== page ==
My first diaper bag was a pale aqua fabric monstrosity. I loved it. There was nothing it couldn’t hold. It was the Hammer Pants of diaper bags, which makes sense considering it was the 90s. Surely a genius designed every last detail of that diaper bag. There was a foldable changing pad! Pockets for everything from dirty diapers to bottles! And ROOM for all the stuff she needed as we trekked to the grocery store or spent an afternoon at the mall.
I was a failure of a mom if caught unprepared to meet all of her needs, real and imagined. That bag ensured success.
I packed thin, medium, and thick blankets. I had sleepers and onesies, brimmed hats and knit caps, little sweaters, extra socks, and diapers diapers diapers. I packed medicines, like Tylenol, Mylicon, diaper rash cream, a tiny bottle of Johnson & Johnson’s baby shampoo, antibiotic cream, nail clippers, files, a bulb syringe and bandaids. Was my 6-month-old going to find herself falling off a skateboard on a half-pipe? Maybe. I had a baby care book. She only breastfed for 3 months, so I had a slew of bottles, nipples, and carefully pre-measured powdered formula containers. I was smartly prepared, proudly prepared. If she needed anything and we weren’t home, the big bag would hold answers and rescue.
A bag like that was a tremendous source of security and pride. Good mamas anticipate. If there were Mommy Scouts, I was on my way to a sash full of patches and a commendation from the Vice President.
Over the years, through the babies, around the way, I’ve become lazier about the bags. Smug, too. The more kids I had, the smaller the diaper bags got. I learned what was necessary (diapers) and what wasn’t (baby care manual). I took more chances: Surely, Beatrix won’t poo up her back and into her hair while we are at Target picking up a prescription…
While my firstborn didn’t want for anything while away from home, Joel, our fifth, hung out in a church cry room nearly naked one Sunday morning because I forgot a spare outfit. He had a severe, epic blowout I still recall with a shudder—and I wasn’t prepared. If infant Aidan had fallen off her little skateboard, I could have bandaged her knee. When Tommy biffed it at the zoo many years later, I had to ask another mom, one with a giant diaper bag, for a bandaid.
I was becoming a diaper bag slacker. I still am, a bit. I hope by now I have it down to a science.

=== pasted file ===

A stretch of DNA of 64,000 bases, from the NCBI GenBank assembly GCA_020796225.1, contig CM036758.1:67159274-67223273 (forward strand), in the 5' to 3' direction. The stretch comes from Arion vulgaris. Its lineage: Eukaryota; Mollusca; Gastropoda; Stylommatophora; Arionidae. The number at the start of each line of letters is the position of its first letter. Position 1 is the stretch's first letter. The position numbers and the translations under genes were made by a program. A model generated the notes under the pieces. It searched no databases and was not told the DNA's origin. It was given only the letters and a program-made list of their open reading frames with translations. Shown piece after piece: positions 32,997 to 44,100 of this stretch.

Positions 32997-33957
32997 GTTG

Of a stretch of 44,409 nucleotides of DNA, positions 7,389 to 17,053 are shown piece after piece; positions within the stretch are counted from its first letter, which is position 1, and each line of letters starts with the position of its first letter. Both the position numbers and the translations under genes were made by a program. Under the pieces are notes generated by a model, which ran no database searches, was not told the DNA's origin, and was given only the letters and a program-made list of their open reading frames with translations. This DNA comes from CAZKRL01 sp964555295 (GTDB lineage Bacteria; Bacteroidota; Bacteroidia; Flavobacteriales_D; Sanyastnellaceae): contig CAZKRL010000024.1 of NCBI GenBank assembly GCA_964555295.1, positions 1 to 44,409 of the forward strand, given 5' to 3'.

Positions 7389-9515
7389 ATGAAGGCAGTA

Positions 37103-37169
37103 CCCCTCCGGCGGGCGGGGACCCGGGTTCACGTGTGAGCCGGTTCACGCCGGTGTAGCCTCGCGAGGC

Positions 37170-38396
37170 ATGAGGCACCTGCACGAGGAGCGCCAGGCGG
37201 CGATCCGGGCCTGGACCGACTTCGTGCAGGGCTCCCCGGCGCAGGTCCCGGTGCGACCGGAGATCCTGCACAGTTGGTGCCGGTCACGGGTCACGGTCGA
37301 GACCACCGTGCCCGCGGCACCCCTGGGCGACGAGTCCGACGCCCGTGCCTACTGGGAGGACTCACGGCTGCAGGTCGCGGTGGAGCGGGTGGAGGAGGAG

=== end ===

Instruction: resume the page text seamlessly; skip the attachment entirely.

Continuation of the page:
So, what does the diaper bag of a ninth child look like?
~It’s small. A baby, on a normal excursion out of the house for a day, doesn’t need to prepare for all four seasons or a host of medical maladies. He needs a small stack of diapers. Let’s say 5, tops. He needs wipes, one spare outfit, one blanket, and formula/food if that’s how he gets his chow. The bag also includes 2 pull-ups for Teddy—who is sorta potty training, maybe not, yes he is, no he isn’t.
~It’s actually a backpack. Our younger kids adore backpacks so they beg to carry it for us. If I’m alone with Ollie, I stick a forearm through the straps.
~It’s not too babyish. When a bag is sprinkled with pastel giraffes juggling puppies, it’s relevance is limited. Even a 2-year-old knows it’s not cool to look like a baby any more. A design that can grow with the kid extends the useful life of the bag.
~It’s not too grownup. I went through a phase when I would only carry a serious, non-descript dark navy bag. Did it house devices to catch the bodily wastes of a small child or nuclear bomb codes? LIGHTEN UP, I said to myself. When Beatrix was born, I got a Petunia Picklebottom-type of bag—Bright red, Asian-inspired fabric with embroidery. It was pretty, but I felt like I couldn’t just dump it on the playground rocks and romp. It was too prissy.
~I still make diaper bag mistakes. Like leaving it at home. I try to solve this by leaving it in the car at all times, only bringing it inside to restock. Another mistake I make is not keeping the spare outfit up to date. If the sleeper is two sizes too small or the wrong season, it won’t be helpful when there’s abounding goo.
Someday, we won’t have to haul a bag with young child accoutrements. I can’t imagine what it will be like to not have to worry about diapers. It’s been 15.5 years of non-stop little bums to change and God-willing another three or so years to go. I don’t know if the little owl bag will survive through high-jinx and playground trampling, but it’s working for now.
(off to replace the teeny spare outfit Ollie outgrew weeks ago…)